CMS for Business: Develop from Scratch or Use a Ready-Made Platform?

by Anna Orlova

17 Apr 2014

A stylish, compelling website is no doubt a must-have marketing tool for almost any business whether, for example, a brick-and-mortar retailer, luxury auto rental chain, an online vendor — or anything in between. Recently we wrote about the importance of making your site responsive — as in fantastic-looking in any browser whether desktop or mobile based — and today we explore a little bit into the land of the "CMS for business needs".

Most popular content management systems

Put simply, a CMS (Content Management System) is template-based design tool that allows site content — text and media — to be more easily managed. The diagram below shows the market share of the most popular CMS systems, based on the percentages of websites using them:

Which CMS is right for your business?

The number of open-source CMS solutions are definitely not lacking nowadays, but we often find that our clients are confused between whether to use something free and open source, pay for a more managed CMS — or create a new system altogether tailored to their specific needs.

While each case is unique — and certainly a CMS that works perfectly for a large insurance company would be overkill for a small biz — there are several general observations we have drawn from our experience that will benefit marketing execs and decision makers when in the foundational planning stages of content management.

CMS

Price

Open-source projects are generally assumed to cost less and be completed faster because both the system and plug-ins (modules) are free and ready to implement. However, this is not necessarily the case whatsoever: everything depends on the goals set.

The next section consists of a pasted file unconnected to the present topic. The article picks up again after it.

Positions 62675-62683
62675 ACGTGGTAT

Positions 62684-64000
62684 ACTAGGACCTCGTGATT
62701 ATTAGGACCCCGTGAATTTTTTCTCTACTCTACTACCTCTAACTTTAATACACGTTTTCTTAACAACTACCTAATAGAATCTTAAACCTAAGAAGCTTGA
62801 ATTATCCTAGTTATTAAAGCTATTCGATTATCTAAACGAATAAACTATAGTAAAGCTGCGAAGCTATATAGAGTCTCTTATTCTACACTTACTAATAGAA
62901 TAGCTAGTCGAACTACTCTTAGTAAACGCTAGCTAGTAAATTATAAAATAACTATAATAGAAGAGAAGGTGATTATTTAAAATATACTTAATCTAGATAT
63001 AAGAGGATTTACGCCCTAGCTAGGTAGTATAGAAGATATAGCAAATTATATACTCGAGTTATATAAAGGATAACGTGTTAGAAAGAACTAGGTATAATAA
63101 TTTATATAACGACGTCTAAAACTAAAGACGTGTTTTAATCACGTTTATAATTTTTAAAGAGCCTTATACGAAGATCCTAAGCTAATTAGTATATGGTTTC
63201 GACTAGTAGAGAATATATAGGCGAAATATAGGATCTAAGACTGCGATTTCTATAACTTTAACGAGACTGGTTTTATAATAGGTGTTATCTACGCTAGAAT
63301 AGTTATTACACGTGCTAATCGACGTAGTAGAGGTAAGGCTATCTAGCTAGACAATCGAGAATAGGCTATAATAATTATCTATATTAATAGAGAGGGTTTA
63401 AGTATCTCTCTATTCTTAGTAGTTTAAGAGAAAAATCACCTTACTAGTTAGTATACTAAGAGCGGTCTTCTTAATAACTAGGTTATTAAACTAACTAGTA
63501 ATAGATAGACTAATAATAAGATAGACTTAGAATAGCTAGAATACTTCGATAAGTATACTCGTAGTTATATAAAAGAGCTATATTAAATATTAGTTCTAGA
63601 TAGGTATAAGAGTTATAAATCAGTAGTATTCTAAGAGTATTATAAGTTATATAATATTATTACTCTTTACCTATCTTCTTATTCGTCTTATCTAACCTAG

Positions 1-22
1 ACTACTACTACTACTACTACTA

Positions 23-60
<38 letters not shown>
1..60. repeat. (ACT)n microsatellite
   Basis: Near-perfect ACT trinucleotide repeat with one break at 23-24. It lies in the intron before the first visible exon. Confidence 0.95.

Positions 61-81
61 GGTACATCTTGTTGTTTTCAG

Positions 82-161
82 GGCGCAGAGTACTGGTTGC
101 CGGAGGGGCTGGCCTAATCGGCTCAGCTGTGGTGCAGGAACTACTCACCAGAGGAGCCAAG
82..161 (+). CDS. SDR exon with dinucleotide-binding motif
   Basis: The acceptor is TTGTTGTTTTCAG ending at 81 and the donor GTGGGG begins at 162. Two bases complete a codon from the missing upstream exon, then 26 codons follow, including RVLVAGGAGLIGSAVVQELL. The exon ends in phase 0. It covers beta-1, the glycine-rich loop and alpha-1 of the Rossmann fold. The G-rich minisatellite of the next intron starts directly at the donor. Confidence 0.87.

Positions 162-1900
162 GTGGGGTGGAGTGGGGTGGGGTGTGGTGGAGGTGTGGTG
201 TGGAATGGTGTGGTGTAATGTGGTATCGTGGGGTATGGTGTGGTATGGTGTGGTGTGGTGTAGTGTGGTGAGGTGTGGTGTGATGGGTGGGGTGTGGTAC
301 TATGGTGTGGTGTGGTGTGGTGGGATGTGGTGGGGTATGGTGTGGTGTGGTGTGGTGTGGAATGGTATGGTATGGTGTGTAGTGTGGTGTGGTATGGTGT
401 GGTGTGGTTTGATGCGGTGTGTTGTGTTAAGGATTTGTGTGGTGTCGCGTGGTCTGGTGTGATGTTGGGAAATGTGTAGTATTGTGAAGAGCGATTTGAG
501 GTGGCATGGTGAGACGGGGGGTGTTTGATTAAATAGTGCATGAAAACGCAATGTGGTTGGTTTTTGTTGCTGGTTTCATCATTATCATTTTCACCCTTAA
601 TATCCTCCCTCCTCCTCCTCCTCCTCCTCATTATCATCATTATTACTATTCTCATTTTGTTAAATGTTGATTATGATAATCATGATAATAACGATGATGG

Even if certain CMSs do have a large solid community of creative volunteers or a team of dedicated developers that have written and continue to write useful plug-ins and themes capable of transforming a site into practically anything, sometimes it’s more cost-effective to develop a custom CMS. This is usually a case for projects with such specific requirements that searching for the right set of plug-ins would take too much time — and most likely, in order to satisfy the unique requirements, further customization of the open-source modules would be necessary anyhow!

Flexibility

In regards to open-source CMSs, if one has an active and diverse community, there will be thousands of add-on modules and themes, more than enough to implement the most stylish of promotional sites. In addition, companies that offer open-source development are actively participating in CMS development, so they know the systems inside and out (which is rarely the case with paid CMS solutions).

However, if a project’s specifications require features for which it  would be difficult to find a ready-made plug-in or module, implementing it in a custom-designed CMS may be easier and less expensive than sourcing it from a paid CMS. It may also be less expensive and time-consuming than trying to modify a somewhat similar-functioning open-source CMS system to meet the exact needs of the client.

Security

Having many people familiar with the system code is the essence of open source. However, it also creates a higher risk of hacking. Be ready to budget extra time for work required to prevent against third-party malicious attacks when you choose to use an open source system. The complexity level varies — as does the cost — based on many factors such as how many people require access to sensitive site areas like the admin panel. On the contrary, when creating a custom-coded CMS, developers don’t need to spend much time on securing code.

Freedom

Whatever the reasons, sometimes you have to switch development companies. It happens. And there is a common belief that an open source CMS offers more freedom of movement from one company to another, and that running a custom CMS results in a long-term commitment to a specific agent. Again, this may not always be the case: an existing site with code written by another developer may be quite a challenge for a new team, whether or not the CMS is written poorly.

The right choice

As you can see from the points above, the time and cost-efficiency of a project are not mainly determined by the CMS but by the requirements of the particular project. The best option from our point of view is to discuss a site’s future functionality needs as a team and decide if you are prepared to handle the time commitment of ongoing maintenance — or if it’s better to outsource the task.

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